Big London: The Beaumont

    No kids allowed: Big London looks at what the capital has to offer for parents let loose from their little ones.


    Before it opened last month, Little London had an exclusive behind-the-scenes tour of The Beaumont– Mayfair’s brightest new hotel from that dynamic restaurant duo Corbin & King. Then, last week, we decided it was only right we road-tested the hotel’s American Bar for you fabulous parents-out-on-the-town. Don’t mention it, honestly, we’re happy to help…

    Restaurant maestros Chris Corbin and Jeremy King have certainly made their mark on London, from the classic elegance of The Wolseley to the chic bistros of Café Colbert and Brasserie Zédel by way of Viennese eateries The Delaunay and Fischer’s. But The Beaumont, a stunning art deco edifice looming large in a surprisingly quiet square just minutes from Oxford Street, is the restaurateurs’ first ever hotel.


    Little London was lucky enough to take a sneak peek inside the venue, before it opened  and, from our reckoning, it is set to become one of London’s chicest landmarks. A paean to the golden age of luxury hospitality and 1930s Americana, the hotel is brimming with eccentric details and classic touches. The walls of The Cub Room – a residents-only bar – are bursting with period oil paintings while on every floor, a black Steepletone telephone sits on a sideboard, as if waiting for a call from the fictional Jimmy Beaumont himself.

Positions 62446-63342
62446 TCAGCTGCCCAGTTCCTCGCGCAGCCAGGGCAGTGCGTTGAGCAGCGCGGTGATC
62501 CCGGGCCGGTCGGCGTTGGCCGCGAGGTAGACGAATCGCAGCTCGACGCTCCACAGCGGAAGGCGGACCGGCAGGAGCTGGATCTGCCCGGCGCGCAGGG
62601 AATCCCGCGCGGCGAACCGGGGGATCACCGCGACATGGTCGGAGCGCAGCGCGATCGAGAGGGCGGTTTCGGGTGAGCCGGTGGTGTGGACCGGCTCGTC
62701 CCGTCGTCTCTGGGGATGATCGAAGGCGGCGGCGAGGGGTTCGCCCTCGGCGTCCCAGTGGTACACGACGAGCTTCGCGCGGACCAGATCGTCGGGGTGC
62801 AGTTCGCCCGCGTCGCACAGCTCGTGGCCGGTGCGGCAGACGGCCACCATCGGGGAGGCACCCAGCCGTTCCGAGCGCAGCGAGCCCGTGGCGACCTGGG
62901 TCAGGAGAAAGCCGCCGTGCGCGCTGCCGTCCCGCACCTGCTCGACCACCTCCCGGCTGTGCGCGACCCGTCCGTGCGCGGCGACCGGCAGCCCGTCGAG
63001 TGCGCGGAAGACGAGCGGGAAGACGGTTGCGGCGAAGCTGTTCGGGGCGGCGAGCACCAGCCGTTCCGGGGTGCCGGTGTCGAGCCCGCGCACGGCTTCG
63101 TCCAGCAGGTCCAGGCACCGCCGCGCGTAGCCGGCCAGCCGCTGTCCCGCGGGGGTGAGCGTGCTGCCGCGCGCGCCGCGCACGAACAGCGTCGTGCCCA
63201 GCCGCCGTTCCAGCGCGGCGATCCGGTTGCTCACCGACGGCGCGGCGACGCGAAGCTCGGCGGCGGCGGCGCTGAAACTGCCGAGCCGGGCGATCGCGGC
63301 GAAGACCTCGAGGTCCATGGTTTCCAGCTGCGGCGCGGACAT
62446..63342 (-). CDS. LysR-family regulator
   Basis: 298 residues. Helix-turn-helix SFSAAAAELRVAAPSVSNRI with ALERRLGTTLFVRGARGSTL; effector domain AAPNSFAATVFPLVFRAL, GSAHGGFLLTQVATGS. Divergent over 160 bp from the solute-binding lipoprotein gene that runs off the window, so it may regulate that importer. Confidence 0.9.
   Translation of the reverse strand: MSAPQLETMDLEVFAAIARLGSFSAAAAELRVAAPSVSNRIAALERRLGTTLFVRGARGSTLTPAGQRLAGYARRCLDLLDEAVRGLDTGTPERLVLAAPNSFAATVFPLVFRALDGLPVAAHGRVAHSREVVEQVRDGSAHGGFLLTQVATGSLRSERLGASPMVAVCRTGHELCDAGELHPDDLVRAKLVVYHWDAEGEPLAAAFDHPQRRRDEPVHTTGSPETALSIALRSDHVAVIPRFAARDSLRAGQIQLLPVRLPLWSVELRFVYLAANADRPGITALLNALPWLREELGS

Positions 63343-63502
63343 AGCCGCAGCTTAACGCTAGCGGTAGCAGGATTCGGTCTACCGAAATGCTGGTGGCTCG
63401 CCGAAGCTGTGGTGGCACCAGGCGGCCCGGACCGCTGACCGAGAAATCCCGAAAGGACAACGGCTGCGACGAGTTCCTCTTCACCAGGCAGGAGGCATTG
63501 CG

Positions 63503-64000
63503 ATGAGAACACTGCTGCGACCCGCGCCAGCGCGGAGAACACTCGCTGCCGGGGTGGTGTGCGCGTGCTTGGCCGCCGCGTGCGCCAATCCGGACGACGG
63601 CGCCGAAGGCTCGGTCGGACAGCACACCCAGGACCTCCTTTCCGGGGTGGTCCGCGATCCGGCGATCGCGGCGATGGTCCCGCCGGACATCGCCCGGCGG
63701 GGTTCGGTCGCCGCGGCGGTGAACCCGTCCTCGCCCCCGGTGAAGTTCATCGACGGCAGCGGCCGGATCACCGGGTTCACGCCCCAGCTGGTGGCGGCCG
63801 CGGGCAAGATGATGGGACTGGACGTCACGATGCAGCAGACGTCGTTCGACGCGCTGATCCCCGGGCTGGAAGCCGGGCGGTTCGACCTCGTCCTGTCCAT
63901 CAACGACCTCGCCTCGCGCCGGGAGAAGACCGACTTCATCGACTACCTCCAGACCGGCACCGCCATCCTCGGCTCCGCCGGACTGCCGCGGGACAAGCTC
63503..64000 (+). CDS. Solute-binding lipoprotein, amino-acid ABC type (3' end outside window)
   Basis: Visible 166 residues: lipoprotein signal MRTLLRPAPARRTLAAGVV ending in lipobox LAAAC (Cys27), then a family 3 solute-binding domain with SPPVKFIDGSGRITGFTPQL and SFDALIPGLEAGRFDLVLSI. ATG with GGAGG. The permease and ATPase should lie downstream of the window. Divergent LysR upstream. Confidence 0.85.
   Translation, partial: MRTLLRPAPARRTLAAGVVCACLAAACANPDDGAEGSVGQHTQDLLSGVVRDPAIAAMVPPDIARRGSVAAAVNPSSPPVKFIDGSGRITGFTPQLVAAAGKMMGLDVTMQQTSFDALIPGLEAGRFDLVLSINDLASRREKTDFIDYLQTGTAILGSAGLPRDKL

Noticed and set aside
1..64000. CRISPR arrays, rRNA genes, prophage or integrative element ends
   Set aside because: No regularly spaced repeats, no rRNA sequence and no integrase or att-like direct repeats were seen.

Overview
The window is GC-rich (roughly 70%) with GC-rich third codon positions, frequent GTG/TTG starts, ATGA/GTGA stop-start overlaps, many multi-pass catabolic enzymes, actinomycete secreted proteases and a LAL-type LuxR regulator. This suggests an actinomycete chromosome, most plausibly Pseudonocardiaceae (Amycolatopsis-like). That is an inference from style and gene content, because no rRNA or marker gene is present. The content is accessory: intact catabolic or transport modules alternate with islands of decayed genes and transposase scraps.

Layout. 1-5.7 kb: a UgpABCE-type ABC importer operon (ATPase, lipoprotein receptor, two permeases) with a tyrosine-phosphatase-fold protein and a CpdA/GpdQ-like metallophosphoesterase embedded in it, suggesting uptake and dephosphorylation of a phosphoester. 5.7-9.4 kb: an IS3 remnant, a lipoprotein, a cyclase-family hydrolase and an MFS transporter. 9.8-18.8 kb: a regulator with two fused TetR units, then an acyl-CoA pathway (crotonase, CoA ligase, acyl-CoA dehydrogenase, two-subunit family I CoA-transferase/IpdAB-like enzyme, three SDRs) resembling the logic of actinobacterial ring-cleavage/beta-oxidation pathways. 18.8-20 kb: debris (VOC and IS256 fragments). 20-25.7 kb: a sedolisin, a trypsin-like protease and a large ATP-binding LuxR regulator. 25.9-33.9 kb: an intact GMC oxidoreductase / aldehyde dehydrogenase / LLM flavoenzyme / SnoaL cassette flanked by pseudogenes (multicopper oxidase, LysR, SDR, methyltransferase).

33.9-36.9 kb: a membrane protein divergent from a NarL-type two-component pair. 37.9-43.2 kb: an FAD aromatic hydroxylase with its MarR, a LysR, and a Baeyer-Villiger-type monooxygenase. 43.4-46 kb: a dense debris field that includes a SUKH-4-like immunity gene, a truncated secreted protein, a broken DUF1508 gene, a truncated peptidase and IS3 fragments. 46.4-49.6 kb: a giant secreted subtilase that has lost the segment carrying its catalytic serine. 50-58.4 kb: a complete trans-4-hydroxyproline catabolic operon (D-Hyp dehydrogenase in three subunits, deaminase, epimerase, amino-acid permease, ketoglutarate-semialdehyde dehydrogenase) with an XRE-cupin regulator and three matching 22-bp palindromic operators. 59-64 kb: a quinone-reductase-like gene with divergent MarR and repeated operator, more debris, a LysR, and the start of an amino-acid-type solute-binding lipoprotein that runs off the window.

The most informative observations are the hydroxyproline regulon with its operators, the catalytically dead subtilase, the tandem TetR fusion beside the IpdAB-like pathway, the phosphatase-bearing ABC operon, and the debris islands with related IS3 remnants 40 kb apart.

The rooms bear the same impressive nuances, from hidden mirrors in the bureau to coffee tables laden with books. Then there’s the exclusive one- bedroom suite called Room designed by Antony Gormley and the lavish five-room Presidential Suite complete with a kitchen, vast living spaces and a balcony with a view over the rooftops of Mayfair.


    For couples not quite able to steal away from the Little Londoners for the whole night, there is the hotel’s American Bar that is worth booking a babysitter for. We descended upon the Art Deco-inspired room on a surprisingly-bustling Tuesday eve and hid ourselves away in a leather-lined corner booth. The drinks menu is delightfully rooted in the Jazz Age with whiskey infused nightcaps and Hemingway Daiquiris. The service is speedy and polite and the mood is reminiscent of most of Corbin & King’s restaurants- vibrant yet relaxed, with low-lighting to inspire romance. The most pleasant surprise, however, was the bar menu, which boasts more than just peanuts and olives. Eggs benedict, omelettes, lobster and even cheesecake are on offer, for those of you who can’t tear yourself away from all this old-fashioned luxury but need something to take the edge off your Bourbon.